Grammar: Participles and the Main Verb
Very often a participle will be combined with a main verb so that you will want to actually translate the participle as if it really were a verb. For example:
- aperiens veritatem rei dixit ad eam... He revealed the truth of the matter and said to her...
- adductus de carcere ludebat ante eos. Samson was led from the prison and sported before them.
- iacentes resupini umbra
se pedum protegunt. They lie on their backs and cover themselves with the shade of their feet.
Because there is no past active participle in Latin, it sometimes happens that a past passive participle is attached to the object a verb, when the action really should belong to the subject. Here are some examples:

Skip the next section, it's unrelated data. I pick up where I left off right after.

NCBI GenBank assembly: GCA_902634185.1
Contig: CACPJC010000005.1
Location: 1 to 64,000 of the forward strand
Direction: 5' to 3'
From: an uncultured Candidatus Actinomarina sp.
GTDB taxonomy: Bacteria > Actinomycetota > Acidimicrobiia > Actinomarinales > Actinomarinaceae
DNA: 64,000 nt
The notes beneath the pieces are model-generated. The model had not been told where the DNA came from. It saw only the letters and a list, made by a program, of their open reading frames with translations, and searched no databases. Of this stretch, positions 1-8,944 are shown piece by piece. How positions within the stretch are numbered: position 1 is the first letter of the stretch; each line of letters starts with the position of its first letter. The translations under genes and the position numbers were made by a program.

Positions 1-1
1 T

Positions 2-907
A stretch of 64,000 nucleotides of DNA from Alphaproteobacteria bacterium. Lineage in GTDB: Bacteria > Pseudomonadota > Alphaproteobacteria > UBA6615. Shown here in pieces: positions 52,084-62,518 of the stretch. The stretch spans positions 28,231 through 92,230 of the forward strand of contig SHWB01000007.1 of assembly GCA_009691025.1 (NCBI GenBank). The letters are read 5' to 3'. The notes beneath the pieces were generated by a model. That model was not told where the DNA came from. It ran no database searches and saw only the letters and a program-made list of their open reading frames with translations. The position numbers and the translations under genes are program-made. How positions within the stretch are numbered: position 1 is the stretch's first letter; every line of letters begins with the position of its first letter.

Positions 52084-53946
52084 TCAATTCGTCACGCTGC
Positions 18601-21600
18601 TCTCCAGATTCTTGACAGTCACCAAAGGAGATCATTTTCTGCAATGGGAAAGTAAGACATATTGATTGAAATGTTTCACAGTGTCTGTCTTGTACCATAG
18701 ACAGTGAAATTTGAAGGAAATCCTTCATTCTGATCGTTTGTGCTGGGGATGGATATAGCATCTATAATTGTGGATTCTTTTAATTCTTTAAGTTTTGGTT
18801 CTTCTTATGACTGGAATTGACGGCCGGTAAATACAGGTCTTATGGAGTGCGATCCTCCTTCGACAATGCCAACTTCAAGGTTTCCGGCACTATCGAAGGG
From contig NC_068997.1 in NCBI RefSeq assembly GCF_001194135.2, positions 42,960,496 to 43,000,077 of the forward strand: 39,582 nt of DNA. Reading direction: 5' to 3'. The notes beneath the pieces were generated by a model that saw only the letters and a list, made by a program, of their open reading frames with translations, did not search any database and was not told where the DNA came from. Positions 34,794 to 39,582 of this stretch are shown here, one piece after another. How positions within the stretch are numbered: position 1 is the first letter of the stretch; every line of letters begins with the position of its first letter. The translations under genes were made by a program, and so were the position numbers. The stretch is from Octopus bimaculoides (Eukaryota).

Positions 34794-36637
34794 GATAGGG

- mulier acceptam pecuniam abscondit. The woman hid the taken money = The woman took the money and hid it.
- clausum in carcere molere fecerunt. They made the shut-in-prison Samson turn the millstone = They shut Samson in prison and made him turn the millstone.
In other cases, a present active participle is used when the action clearly does not take place at the same time as the main verb but instead takes place prior to the main verb (again, Latin does not have a past active participle to express this meaning):
- Samon consurgens de somno extraxit clavum. Awaking from sleep, Samson pulled out the nail = Samson awoke from sleep and pulled out the nail.
- descendentes autem fratres eius
tulerunt corpus eius. Coming down, his brothers took away his body = Samson's brothers came down and took away his body.